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README.md
fast-pyramid-generator.py

README.md

Fast Deep Zoom Pyramid Generator

Introduction

Deep Zoom images consist of a set of tiles created from a large original image. This set of tiles is also often called a pyramid.

There are many formats and viewers, each one with small differences in the image layout format. This particular generator conforms to the DZI ( Microsoft Deep Zoom format ). To learn more visit the OpenZoom project homepage.

Normal Pyramid generators take one large image as input and produce the tiles and necessary folder structure. This approach is pretty simple to understand and use. However, we needed to radically improve performance and memory consumption and that forced us to look for an alternative strategy.

Tweak 1: Pre-Tiling

Instead of starting from the complete original image, this generator expects a set of tiles at the highest resolution level. This is equivalent to taking the original source image you would pass in to a normal generator and creating unscaled first level of tiles by hand.

Tweak 2: Patches

If you make a change to the image and you need to regenerate the pyramid you will only need to update the modified tile(s) and its ancestors will be re-generated.

Tweak 3: No Overlap

While in some browsers a tile overlap = 0 yields some visual artifacts, eliminating the overlap allows us to reduce the generation processing load by about a factor of four, as well as make the algorithm brain-dead simple.

Using overlap >= 1 will be explored soon. It wont' change the user API and folder conventions, just make the generator a bit more complex.

Tweak 4: OpenCV

Usage Overview

Imagine you have an image called image1.jpg that measures 750 x 500 pixels. We want to create a Deep Zoom pyramid with a tile size of 250px.

In a regular pyramid generator you would just pass the image and the tile dimension as input. In this case, we need to provide the base tiles by hand ( while it seems like more work now, the benefits will soon become obvious ).

Provide base tiles by hand

We would need to create 6 tiles, and each will measure exactly 250px.

image1/
  pyramid.json
  v0/
    0_0.jpg
    0_1.jpg
    0_2.jpg
    1_0.jpg
    1_1.jpg
    1_2.jpg

The file pyramid.json contains information about the image:

{
    width: 750,
    height: 500,
    tile_size: 250,
    overlap: 0
}

Some of these parameters could have been resolved by looking at the src images directly, but we prefer to have them explicitly defined in order to provide an extra consistency check. IMPORTANT: For now, overlap=0 is the only possible value ( the incremental generator is assuming this to simplify calculations ).

We run the script in order to generate the first version of this pyramid.

$ fast_pyramid ./image1

As a result of running this process, more folders are created inside the image1 folder, and it ends up looking something like this:

image1/
  v0/...
  dest/
    dzi/
      v0/
        dzi.xml
        dzi_files/
          0/...
          1/...
          ...
          10/
            0_0.jpg ( --> link to ../../../../v0/0_0.jpg )
            0_1.jpg ( --> link to ../../../../v0/0_1.jpg )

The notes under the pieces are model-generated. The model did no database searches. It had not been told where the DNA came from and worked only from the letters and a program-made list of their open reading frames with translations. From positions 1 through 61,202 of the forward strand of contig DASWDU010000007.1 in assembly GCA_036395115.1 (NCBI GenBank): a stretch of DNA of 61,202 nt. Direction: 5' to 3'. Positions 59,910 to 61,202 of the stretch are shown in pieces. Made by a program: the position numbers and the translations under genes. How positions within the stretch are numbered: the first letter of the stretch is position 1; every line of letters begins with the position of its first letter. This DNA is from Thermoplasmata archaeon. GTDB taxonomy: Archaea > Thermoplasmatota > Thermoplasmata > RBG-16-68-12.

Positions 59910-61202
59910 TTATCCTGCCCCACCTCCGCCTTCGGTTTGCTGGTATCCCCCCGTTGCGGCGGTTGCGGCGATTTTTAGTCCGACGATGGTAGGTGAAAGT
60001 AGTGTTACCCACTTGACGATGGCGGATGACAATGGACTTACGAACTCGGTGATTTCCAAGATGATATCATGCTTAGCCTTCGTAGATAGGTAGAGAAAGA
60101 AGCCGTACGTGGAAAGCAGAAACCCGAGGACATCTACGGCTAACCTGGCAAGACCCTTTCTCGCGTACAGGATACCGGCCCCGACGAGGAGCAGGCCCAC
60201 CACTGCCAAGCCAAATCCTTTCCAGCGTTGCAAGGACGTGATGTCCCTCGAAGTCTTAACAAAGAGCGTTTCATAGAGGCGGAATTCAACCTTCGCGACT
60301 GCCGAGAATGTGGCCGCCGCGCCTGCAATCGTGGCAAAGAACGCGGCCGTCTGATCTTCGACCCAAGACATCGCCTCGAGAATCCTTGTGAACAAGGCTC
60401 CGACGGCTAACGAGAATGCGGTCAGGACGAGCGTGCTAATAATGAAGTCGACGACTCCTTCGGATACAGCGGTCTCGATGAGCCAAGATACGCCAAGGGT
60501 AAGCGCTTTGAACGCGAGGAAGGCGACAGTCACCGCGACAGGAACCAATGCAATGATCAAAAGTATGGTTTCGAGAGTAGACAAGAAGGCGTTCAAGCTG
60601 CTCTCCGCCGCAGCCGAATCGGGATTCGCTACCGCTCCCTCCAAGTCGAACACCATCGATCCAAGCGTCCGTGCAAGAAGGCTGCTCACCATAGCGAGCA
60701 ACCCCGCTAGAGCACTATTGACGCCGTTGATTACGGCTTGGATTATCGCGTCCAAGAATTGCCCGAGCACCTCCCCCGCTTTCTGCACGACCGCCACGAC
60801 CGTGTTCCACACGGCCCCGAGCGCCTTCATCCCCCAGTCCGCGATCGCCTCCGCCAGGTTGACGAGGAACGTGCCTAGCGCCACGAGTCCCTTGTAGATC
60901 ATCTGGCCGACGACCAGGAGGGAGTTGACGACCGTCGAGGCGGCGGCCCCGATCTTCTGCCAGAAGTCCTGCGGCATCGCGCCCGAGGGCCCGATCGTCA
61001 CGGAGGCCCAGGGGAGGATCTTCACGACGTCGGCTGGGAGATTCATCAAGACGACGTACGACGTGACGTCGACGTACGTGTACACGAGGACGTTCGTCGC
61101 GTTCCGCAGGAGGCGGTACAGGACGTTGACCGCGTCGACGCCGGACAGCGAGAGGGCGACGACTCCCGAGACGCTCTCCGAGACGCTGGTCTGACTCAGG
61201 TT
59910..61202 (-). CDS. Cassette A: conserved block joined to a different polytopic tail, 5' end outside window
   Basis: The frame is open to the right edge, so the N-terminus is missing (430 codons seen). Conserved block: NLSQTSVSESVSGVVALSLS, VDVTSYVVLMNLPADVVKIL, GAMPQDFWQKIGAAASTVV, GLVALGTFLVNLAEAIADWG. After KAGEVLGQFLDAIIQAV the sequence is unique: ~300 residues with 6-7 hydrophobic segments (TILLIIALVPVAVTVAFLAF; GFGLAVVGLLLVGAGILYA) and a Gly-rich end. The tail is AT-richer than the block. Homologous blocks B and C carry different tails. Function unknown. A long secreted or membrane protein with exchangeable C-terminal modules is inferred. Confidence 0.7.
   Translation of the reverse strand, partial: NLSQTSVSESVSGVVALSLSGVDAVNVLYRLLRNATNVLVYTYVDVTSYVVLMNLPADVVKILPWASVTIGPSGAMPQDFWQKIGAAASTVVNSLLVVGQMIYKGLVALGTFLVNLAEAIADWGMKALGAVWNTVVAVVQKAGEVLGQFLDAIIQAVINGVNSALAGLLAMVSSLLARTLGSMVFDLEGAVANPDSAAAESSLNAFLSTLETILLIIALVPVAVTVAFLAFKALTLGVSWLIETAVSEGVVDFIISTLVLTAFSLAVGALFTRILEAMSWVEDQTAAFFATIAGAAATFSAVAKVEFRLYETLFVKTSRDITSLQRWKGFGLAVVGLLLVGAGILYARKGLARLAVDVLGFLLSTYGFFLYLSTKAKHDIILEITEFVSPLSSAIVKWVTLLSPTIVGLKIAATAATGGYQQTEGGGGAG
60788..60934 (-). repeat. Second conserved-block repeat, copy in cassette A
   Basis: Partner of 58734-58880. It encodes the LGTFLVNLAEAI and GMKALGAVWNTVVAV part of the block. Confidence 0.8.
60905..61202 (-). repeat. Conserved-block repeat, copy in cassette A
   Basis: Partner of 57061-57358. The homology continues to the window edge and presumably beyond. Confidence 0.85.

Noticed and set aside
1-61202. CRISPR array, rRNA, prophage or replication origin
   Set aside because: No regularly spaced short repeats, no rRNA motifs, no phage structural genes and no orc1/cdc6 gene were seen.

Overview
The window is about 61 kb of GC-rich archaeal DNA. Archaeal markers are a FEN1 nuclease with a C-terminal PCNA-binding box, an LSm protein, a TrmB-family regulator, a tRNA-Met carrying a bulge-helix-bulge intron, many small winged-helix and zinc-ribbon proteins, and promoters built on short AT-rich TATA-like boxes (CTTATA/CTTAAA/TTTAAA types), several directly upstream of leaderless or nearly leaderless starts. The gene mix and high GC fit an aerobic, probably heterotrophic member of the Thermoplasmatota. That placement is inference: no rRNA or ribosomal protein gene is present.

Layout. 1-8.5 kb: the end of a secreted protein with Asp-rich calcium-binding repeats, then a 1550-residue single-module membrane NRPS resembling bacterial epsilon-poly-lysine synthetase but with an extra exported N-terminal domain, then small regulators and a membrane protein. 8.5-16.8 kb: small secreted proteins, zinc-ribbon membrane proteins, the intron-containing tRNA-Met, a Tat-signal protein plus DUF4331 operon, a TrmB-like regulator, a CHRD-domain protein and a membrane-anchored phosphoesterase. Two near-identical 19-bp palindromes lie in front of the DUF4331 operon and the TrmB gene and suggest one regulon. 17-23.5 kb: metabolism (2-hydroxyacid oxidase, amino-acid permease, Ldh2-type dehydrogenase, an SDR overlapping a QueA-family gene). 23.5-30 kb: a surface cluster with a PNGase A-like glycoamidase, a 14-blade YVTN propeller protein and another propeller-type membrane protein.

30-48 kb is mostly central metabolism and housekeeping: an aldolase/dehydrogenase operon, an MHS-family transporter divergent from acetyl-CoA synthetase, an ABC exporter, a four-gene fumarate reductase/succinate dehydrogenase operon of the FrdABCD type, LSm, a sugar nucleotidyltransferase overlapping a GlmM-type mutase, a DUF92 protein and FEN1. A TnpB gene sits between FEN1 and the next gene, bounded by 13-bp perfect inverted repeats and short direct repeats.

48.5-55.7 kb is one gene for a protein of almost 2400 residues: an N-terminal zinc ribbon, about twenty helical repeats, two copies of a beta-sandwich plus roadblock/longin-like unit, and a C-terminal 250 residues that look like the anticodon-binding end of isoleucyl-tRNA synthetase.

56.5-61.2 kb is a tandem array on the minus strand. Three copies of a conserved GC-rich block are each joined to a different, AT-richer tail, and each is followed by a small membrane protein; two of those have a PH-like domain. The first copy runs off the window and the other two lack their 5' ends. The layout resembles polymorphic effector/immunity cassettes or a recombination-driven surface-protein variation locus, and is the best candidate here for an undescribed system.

...

Notice that, since the original .jpg tiles located in the src/v0 folder are "ready to be served", we just link to them. In general, we use links wherever we can to make things more efficient ( space + speed )

We’re done with our first generation process: /image1/dzi/dzi.xml is a valid DZI image URL ;) which can be served via HTTP.

Now. Imagine that a small part of the image changes and we want to generate a new version. We only need to place the 'changed' tiles in the /src/v{next_version} folder:

image1/
  pyramid.json
  v0/...
  v1/
    0_0.jpg

Let’s generate the pyramid, once again:

$ fast_pyramid ./image1

Which will yield the expected result, using links to previously generated images whenever possible

image1/
  pyramid.json
  v0/... 
  v1/...
  dest/
    dzi/
      v0/...
      v1/
        dzi.xml
        dzi_files/
          0/...
          1/...
          ...
          10/
            0_0.jpg ( --> link to ../../../../src/v1/0_0.jpg )
            0_1.jpg ( --> link to ../../../../src/v0/0_1.jpg )

Random Notes

  • All the source data is located in the ./v{x}/ folders. Thus, you can delete the ./dest/ folder at any time and regenerate from here.
  • Generating a version will ensure that all previous versions are present.
  • The first generation (v0) is usually the longest because it will need to generate the complete pyramid. Subsequent generations only generate the delta

Vacuum

Not implemented yet. But we should provide a way of eliminating a range of intermediate versions to save up space. We will see if we need this once we have some numbers to perform calculations.

Efficiently serving over the web

  • When serving the images via HTTP, a smart browser could be devised that understands links and generates 303 or 304 HTTP headers. This can help to reduce traffic, specially when dealing with a CDN or some other HTTP-Caching-heavy architecture.

Benchmarks

Etc

http://www.vips.ecs.soton.ac.uk/index.php?title=Libvips http://www.vips.ecs.soton.ac.uk/index.php?title=Speed_and_Memory_Use http://stackoverflow.com/questions/3681496/opencv-macport-python-bindings

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